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These risks are not unique to Docker Hub, and as technology has grown and evolved, more and more of the baseline code and images we use are pulled, effectively, from unvetted sources on the public internet. Is the Docker image you pulled into your environment from a repo that was compromised? Is there now undetected malicious code in the image? We’ve traded security and trust for velocity and ease of use.
What can be done to restore trust to our workflows? Our services? Our automated build pipelines? Our services and applications? In the case of Docker, there are a few steps that make sense and will improve the security of your containers.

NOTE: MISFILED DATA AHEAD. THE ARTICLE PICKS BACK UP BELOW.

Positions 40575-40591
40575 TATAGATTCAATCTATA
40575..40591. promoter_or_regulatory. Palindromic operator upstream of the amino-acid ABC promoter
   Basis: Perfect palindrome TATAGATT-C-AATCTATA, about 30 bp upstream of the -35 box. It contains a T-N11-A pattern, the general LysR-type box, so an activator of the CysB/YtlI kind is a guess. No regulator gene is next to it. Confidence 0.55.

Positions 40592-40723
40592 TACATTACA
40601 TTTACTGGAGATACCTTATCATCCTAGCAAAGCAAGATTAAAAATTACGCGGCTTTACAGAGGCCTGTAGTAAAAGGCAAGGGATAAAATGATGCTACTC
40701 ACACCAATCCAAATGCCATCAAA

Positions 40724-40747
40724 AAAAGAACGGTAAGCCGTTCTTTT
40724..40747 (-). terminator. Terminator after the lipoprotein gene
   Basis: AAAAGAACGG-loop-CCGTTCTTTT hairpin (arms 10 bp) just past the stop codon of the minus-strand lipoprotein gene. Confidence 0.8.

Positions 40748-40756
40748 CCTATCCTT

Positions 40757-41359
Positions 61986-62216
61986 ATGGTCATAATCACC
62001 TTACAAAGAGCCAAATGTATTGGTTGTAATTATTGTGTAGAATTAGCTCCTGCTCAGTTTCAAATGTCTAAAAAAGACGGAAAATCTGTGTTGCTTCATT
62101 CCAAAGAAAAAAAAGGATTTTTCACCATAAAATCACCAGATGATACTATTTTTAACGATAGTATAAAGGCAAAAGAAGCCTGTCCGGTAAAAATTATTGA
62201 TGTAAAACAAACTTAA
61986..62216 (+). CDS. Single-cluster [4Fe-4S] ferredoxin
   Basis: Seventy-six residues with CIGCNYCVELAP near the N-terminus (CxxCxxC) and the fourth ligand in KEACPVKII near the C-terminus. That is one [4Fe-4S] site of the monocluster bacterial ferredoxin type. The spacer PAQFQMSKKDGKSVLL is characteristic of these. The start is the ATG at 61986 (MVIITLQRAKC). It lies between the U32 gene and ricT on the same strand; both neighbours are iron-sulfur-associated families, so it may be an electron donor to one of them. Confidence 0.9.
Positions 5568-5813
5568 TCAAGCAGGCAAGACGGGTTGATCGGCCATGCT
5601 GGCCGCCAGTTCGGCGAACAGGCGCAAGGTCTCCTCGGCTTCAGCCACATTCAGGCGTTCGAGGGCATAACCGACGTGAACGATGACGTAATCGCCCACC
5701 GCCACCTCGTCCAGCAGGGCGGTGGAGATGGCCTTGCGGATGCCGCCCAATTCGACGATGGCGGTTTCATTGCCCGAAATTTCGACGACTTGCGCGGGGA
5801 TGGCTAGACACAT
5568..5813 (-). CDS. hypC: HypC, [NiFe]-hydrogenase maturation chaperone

- Build your own images. Start with a base OS and add your applications and services on top of that.
- Scan your images as part of your image build pipeline. Open source tools such as Clair and Anchore make this a straightforward task.
- Use Notary from the Cloud Native Computing Foundation (CNCF) to sign your container images.
Those items are a great start to running secure and trusted containerized workloads in your environment. Last is to implement zero trust networking and only allow trusted applications to communicate on your network, containerized or not. We at Edgewise Networks can help with that and would love to talk about how.